Capitalism has always involved international trade but today thanks to the

Capitalism has always involved international trade

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Capitalism has always involved international trade, but today – thanks to the computer the Internet, satellites, cell phones, and other technological advances – the economies of most countries are becoming more and more integrated, a process labeled globalization . Complete coverage of capitalism’s central features and defining characteristics has filled many a book. Four features of particular significance – the existence of companies, profit motive, competition, and private property – will be discussed here. Profit in the form of money is the lifeblood of the capitalist system. Companies and capitalists alike are motivated by a robust appetite for monetary gain. Indeed, the profit motive implies and reflects a critical assumption about human nature: that human beings are basically economic creatures, who recognize and are motivated by their own economic interests. Adam Smith provided an answer in his famous treatise on political economy, An Inquiry into the Nature and Causes of the Wealth of Nations (1776) {on Competition}. Free competition , said Smith, is the regulator that keeps a community activated only by self-interest from degenerating into a mob of ruthless profiteers. When traditional restraints are removed from the sale of goods and from wages and when all individuals have equal access to raw materials and markets (the doctrine of laissez faire , from the French meaning “to let [people] do [as they choose]”), we are all free to pursue our own interests. In pursuing our own interests, however, we come smack up against others similarly motivated. Adam Smith tried to explain how economic competition steers the individual pursuit of self- interest in a socially beneficial direction. By appealing to their self-interest, society can induce producers to provide it with what it wants – just as manufacturers of formal slacks and dresses were enticed into jeans production. But competition keeps prices for desired goods from escalating; high prices are self-correcting because they call forth an increased supply. Capital , as an economic concept, is closely related to private property. Putting it simply, capital is money that is invested for the purpose of making more money.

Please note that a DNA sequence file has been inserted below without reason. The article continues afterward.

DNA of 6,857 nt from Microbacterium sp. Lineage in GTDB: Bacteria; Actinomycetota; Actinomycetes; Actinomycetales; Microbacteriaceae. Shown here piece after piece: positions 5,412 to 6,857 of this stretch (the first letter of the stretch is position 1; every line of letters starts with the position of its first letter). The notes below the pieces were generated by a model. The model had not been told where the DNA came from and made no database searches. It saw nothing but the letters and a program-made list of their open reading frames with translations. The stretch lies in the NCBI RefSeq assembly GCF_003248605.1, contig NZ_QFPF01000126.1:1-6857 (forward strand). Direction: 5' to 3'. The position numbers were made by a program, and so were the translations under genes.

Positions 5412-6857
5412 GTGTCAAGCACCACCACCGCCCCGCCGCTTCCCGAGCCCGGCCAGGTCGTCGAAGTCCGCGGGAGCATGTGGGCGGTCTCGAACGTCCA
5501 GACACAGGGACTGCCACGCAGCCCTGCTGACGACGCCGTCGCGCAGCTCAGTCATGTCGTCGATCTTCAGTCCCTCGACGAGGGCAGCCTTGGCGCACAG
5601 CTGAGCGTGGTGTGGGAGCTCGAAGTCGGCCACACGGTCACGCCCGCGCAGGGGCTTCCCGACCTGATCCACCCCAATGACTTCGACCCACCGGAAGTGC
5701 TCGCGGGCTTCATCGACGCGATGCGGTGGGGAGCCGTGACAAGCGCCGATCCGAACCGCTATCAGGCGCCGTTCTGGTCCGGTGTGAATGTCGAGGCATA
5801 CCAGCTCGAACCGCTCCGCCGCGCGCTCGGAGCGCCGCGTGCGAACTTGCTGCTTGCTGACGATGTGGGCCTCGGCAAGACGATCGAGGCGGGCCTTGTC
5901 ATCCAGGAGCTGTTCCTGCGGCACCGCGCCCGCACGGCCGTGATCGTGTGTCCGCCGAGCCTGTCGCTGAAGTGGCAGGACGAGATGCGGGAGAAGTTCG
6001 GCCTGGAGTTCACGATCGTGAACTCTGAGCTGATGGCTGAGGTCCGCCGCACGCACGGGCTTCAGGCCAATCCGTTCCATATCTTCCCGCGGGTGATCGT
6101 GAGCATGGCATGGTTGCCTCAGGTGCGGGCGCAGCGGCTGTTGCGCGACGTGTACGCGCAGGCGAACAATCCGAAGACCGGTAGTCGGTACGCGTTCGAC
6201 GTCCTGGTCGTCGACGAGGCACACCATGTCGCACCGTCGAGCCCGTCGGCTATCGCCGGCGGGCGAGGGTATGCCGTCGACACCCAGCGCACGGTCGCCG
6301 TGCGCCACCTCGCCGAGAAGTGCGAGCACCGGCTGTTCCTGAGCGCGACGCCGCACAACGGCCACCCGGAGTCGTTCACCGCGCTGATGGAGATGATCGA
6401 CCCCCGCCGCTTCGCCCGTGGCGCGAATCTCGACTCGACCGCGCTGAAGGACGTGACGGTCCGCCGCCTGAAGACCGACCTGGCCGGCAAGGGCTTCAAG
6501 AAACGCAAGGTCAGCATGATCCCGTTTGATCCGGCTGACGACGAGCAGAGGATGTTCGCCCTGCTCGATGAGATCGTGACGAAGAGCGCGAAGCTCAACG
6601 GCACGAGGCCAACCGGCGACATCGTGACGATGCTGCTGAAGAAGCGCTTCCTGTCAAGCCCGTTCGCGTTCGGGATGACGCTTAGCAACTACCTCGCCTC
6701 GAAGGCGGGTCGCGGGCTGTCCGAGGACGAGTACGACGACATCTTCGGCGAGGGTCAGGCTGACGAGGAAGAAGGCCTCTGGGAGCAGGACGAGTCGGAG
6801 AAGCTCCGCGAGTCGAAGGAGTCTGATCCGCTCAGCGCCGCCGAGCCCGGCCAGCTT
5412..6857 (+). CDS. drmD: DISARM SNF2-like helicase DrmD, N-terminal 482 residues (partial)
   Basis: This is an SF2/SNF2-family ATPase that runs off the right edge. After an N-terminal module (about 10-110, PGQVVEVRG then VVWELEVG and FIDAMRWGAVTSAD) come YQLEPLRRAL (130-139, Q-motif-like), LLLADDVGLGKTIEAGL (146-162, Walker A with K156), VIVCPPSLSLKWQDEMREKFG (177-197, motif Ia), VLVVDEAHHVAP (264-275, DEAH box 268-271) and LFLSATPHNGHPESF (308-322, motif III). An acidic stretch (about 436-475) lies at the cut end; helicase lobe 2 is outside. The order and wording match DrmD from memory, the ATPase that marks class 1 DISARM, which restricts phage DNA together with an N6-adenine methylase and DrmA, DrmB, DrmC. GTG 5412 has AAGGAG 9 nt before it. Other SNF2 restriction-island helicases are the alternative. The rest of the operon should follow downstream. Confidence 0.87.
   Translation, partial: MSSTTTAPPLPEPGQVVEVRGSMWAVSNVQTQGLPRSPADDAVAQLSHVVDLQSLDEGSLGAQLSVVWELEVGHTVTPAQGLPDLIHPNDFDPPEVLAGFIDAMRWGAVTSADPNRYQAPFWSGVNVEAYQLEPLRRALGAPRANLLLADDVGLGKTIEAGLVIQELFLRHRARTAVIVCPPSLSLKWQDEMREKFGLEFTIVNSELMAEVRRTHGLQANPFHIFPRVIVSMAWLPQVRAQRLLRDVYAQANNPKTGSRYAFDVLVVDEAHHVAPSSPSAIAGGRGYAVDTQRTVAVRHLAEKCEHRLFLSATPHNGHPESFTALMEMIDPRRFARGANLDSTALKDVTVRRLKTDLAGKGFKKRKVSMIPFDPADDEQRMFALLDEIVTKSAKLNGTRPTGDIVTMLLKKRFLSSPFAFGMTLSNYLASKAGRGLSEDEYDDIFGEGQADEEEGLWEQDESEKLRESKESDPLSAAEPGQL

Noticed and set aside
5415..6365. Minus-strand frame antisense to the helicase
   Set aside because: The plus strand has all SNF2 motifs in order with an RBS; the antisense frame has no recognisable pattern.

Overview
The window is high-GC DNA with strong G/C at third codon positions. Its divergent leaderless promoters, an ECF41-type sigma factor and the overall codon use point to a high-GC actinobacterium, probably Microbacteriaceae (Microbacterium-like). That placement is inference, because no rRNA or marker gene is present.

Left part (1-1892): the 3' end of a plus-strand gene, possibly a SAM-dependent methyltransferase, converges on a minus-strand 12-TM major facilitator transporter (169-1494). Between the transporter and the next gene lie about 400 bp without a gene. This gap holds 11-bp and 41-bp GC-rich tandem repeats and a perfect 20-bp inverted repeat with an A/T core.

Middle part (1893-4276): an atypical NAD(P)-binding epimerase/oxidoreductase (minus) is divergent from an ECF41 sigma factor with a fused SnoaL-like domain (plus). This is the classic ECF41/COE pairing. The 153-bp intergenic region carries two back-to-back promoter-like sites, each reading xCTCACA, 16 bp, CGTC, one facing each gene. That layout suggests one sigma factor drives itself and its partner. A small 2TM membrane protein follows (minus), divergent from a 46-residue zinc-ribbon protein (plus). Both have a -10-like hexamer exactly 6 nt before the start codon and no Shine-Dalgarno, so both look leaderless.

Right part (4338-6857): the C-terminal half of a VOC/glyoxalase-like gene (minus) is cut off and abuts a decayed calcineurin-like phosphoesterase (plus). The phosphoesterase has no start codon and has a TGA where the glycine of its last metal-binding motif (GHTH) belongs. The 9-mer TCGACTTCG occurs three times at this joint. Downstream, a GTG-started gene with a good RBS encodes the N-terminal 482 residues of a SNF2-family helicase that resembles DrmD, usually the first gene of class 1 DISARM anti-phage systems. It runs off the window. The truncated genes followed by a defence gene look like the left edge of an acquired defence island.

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This chapter looks at two basic ways defenders of capitalism have sought to justify their system: (1) the argument that the moral right to property guarantees the legitimacy of capitalism and (2) the utilitarian-based economic argument of Adam Smith. A common defense of capitalism is the argument that people have a fundamental, natural right to property and that our capitalist system is simply the outcome of this right. One could, of course, reject the whole idea of a natural right to property as a fiction, as, for example, utilitarians do. In their view, although various property systems are possible, there is no natural right that things be owned privately, or collectively, or in any particular system, which way of organizing production and distribution, has the greatest utility.
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